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BEST IN PHYSICS (IMAGING): Comparison of Loss Functions in Dual-Domain Convolutional Neural Networks for Low-Dose CT Enhancement

KJ Chung1-3*, R Souza4,5, R Frayne4,5, TY Lee1-3, (1) University of Western Ontario, London, ON, CA, (2) Robarts Research Institute, London, ON, CA, (3) Lawson Health Research Institute, London, ON, CA, (4) University Of Calgary, Calgary, AB, CA, (5) Foothills Medical Centre, Calgary, AB, CA


(Sunday, 7/12/2020) 3:30 PM - 4:30 PM [Eastern Time (GMT-4)]

Room: Track 1

Purpose: To compare the performance of denoising low-dose CT images using convolutional neural networks (CNNs) trained with mean squared error (MSE) or a perceptual loss function.

Methods: The CNN proposed for low-dose CT enhancement is a cascade of U-nets operating in the spatial frequency domain first then the image domain. Low-dose inputs were transformed by a 2D Fourier Transform (FT) and processed by the first U-net. Following an inverse FT operation, the intermediate spatial frequency-domain result was then processed by the second image-domain U-net, resulting in the denoised low-dose CT image. The perceptual loss function was defined as a weighted sum of multi-scale structural similarity (SSIM) and mean absolute error. Loss was computed on the intermediate and final results in their respective domains with greater weight given to the final output’s loss. We compared the performance of networks trained with (1) MSE-only, (2) frequency-domain MSE and image-domain perceptual loss, and (3) perceptual loss-only. Routine- and quarter-dose contrast-enhanced CT images of the abdomen of 10 patients from the AAPM Low-dose Grand Challenge were used.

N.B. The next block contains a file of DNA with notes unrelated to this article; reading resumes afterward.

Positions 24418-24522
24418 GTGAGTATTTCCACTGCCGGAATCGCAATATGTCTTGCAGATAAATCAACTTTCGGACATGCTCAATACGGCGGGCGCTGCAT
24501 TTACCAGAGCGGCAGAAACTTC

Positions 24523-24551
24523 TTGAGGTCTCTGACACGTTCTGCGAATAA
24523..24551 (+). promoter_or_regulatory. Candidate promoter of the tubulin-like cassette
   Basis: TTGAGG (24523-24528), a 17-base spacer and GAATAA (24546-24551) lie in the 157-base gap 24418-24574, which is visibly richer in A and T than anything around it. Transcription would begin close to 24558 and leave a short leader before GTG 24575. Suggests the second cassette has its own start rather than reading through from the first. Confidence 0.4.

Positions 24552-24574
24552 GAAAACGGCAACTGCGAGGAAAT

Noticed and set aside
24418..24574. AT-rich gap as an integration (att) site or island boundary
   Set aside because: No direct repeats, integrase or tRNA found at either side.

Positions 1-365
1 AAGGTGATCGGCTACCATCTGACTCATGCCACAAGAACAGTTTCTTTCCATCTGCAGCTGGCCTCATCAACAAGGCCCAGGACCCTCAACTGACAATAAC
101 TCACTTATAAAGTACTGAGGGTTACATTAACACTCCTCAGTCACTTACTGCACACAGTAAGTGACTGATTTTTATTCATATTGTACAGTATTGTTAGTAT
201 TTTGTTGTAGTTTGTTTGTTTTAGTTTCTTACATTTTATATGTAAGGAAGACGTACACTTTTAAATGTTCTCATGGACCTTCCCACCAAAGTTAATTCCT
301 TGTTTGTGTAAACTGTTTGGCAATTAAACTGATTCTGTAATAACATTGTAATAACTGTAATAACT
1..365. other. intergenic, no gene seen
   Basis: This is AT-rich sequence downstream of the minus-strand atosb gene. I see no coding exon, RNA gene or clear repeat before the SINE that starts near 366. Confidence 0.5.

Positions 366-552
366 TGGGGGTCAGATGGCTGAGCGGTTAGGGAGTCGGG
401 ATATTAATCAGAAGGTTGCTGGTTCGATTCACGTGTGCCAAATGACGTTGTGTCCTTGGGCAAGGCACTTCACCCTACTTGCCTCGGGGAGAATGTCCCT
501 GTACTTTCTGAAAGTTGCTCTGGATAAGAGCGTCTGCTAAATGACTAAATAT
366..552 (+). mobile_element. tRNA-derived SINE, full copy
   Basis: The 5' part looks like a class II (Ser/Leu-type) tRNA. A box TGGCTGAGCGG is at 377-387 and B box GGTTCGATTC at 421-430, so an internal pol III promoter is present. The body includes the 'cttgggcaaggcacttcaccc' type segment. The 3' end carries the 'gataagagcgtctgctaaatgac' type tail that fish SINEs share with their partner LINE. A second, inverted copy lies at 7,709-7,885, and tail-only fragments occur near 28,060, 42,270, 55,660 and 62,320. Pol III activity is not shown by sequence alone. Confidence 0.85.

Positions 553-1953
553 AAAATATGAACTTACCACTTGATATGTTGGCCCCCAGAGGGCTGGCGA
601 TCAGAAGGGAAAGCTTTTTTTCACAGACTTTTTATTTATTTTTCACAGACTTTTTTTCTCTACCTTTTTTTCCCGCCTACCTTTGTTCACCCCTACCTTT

Results: Deep learning processing substantially suppressed noise compared to low-dose inputs. Networks involving an MSE loss had poorer image contrast and contrast-enhancement in the liver appeared less distinct compared to the perceptual loss-only network. SSIM and peak signal-to-noise ratio improved from 0.899±0.047 to 0.953±0.023, 0.953±0.020, and 0.961±0.019; and 38.62±3.08 dB to 42.66±2.78 dB, 42.35±2.34 dB, and 43.39±2.68 dB in the order of unprocessed and MSE-only, MSE/perceptual, and perceptual-only network processed images, respectively.

Conclusion: Perceptual loss for spatial frequency- and image-domain processing was superior to MSE for low-dose CT denoising. High frequency noise could be filtered while remaining sensitive to true high frequency image features. The investigated perceptual loss function is a versatile tool with applications beyond spatial domain optimization.

Funding Support, Disclosures, and Conflict of Interest: Operational funding: Natural Sciences and Engineering Research Council of Canada (NSERC); Cloud computing services: Amazon Web Services Cloud Credits for Research


Reconstruction, CT, Low-dose CT


IM- CT: Image Reconstruction

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